The “raw water”-drinking caveman has become the lifestyle guru of late capitalism


The controversy started with a New York Times article, as so many cultural chasms these day do. The spring water—which is untreated, unfiltered, and unsterilized—is being sold by discerning urban grocers for $36.99 for 2.5 gallons. There are several brands, including Live Water in Oregon and Tourmaline Spring in Maine, which package, market, and transport what otherwise costs “just a penny per gallon” to buy.

Raw water’s proponents—who include Doug Evans, founder of the new-defunct and disgraced company Juicero, a red flag if ever I heard one—argue that the water we drink is “dead,” stripped of the probiotics that make it nourishing. Live Water’s founder, Mukhande Singh, even expressed to the Times that fluoride, which has been added to the water supply since the 1950s, is a mind control drug.

So first, let’s get the facts out of the way. The fact-checking website Snopes noted the raft of claims about Live Water’s benefits, which echo that of other raw water companies, “are based on wholesale misreadings of scientific papers and principles that, even if interpreted correctly, would offer no relevance to—let alone proof of—raw water’s probiotic potential.”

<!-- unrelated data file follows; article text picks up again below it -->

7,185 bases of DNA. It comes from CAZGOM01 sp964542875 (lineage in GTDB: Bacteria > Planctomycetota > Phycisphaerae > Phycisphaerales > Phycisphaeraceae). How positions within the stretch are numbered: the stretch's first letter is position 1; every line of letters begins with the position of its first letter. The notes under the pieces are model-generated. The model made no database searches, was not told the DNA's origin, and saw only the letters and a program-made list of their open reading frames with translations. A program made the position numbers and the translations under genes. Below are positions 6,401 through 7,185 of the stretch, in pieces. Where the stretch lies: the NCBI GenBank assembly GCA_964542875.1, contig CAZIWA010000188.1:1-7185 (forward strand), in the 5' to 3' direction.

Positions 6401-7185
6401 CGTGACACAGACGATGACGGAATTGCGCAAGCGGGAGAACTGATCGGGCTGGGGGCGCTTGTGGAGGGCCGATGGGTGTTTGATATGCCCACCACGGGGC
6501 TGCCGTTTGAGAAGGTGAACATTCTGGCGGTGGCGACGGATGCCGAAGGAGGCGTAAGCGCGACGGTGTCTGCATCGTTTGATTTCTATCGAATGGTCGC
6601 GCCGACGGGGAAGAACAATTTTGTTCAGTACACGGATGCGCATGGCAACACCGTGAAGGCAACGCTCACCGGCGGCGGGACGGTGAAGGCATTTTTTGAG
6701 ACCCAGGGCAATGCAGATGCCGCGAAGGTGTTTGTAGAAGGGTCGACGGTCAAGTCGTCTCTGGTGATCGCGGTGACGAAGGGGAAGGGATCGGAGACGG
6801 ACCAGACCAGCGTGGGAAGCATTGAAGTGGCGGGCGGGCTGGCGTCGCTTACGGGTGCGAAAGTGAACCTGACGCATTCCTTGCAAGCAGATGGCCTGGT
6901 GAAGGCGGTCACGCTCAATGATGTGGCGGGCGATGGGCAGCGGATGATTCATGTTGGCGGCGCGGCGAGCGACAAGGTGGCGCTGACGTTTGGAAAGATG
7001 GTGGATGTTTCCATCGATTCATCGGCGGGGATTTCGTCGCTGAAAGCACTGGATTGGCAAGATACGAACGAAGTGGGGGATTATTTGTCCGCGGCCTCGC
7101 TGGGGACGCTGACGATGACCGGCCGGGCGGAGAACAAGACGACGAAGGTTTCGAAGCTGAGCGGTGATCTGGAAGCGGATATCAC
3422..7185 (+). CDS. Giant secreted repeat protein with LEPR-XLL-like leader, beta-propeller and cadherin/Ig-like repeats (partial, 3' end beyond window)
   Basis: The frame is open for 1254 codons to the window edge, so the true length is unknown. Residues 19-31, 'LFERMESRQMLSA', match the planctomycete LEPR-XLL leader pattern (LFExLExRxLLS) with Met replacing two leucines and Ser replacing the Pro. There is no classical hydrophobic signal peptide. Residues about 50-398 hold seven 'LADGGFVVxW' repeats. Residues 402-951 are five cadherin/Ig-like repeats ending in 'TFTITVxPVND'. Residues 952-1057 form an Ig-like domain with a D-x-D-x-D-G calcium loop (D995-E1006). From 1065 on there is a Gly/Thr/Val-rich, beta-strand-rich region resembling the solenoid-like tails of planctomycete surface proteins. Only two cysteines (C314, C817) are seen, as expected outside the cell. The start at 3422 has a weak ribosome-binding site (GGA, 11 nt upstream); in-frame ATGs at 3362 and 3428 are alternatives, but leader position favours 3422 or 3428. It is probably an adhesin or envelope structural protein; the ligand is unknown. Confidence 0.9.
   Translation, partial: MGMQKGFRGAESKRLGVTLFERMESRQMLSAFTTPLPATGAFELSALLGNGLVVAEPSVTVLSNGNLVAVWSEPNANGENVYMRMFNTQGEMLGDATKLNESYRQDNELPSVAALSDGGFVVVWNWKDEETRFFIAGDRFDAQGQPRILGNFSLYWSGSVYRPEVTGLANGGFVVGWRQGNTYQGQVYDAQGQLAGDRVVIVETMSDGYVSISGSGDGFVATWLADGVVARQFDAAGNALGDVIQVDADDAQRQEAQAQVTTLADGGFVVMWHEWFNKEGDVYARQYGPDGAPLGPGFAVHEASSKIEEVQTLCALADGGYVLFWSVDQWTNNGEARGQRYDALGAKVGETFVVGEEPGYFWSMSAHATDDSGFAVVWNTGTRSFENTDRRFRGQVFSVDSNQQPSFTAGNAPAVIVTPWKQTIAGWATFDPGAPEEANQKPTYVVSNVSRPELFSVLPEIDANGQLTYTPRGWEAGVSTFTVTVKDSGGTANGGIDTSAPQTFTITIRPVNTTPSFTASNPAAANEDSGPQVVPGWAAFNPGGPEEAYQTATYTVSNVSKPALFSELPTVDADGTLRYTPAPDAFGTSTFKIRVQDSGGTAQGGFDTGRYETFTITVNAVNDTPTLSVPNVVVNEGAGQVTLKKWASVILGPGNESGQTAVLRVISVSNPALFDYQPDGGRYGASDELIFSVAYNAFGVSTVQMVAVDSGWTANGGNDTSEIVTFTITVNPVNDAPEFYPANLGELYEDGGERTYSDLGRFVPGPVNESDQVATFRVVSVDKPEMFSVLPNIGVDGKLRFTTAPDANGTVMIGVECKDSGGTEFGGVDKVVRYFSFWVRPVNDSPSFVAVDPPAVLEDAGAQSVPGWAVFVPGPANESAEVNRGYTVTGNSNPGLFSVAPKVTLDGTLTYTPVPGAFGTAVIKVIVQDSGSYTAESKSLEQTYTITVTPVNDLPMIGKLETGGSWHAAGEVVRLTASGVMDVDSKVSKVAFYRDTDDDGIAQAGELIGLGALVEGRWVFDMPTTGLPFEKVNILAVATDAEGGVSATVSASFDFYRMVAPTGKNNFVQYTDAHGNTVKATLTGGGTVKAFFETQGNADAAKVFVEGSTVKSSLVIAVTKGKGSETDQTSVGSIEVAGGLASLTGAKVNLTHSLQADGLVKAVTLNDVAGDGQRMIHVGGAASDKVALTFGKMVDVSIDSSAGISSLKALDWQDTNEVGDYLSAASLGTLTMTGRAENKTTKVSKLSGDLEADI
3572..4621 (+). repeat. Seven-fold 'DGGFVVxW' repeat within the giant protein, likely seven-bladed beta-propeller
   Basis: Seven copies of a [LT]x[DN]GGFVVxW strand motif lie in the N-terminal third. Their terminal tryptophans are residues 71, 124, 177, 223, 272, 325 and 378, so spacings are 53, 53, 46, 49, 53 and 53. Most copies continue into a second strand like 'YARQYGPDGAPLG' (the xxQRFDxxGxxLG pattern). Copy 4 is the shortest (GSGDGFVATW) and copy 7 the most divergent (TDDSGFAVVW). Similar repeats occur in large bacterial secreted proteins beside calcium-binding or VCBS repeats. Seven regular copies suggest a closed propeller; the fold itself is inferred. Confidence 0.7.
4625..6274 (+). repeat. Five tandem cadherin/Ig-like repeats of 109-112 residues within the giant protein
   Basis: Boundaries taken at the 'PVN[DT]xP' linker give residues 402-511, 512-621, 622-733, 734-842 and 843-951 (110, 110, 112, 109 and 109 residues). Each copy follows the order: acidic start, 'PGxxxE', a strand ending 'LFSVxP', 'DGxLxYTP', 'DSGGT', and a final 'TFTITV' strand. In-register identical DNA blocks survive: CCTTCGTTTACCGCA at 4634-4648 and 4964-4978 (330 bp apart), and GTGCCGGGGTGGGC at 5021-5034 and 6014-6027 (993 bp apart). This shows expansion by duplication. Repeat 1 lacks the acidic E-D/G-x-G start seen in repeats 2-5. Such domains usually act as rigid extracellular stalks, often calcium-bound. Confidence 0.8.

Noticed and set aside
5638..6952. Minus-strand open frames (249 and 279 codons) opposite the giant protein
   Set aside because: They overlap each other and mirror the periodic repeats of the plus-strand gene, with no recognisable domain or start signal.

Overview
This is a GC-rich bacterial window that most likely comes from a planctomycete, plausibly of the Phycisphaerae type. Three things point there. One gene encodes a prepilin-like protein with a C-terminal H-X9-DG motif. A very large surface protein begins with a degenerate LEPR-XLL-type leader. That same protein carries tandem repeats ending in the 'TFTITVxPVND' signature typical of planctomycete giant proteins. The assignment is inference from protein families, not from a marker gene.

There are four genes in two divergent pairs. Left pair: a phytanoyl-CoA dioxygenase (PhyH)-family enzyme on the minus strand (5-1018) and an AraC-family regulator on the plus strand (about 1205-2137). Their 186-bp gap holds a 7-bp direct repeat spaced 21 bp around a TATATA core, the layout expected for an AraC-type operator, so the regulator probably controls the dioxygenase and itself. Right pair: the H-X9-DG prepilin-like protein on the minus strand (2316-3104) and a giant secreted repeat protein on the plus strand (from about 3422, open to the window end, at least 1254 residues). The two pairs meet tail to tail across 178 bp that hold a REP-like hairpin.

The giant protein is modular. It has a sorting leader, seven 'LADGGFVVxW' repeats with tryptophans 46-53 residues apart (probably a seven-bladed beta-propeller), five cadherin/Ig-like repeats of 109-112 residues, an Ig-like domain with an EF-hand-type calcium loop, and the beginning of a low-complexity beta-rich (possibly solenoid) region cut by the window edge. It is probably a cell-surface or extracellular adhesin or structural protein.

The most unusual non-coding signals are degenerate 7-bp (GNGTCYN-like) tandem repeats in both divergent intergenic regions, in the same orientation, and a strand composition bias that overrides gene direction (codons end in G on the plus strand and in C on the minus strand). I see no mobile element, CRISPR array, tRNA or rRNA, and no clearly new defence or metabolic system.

More worrisome: Even if the claims did have merit, the risks associated with drinking untreated water are of the rather serious variety. Think cholera, E. coli, hepatitis, parasites, and giardia and you’ve got the right idea. Indeed, though the microbiome may be an promising field of health study, it strikes me that improving one’s gut health at the risk of contracting cholera is not a sensible trade-off.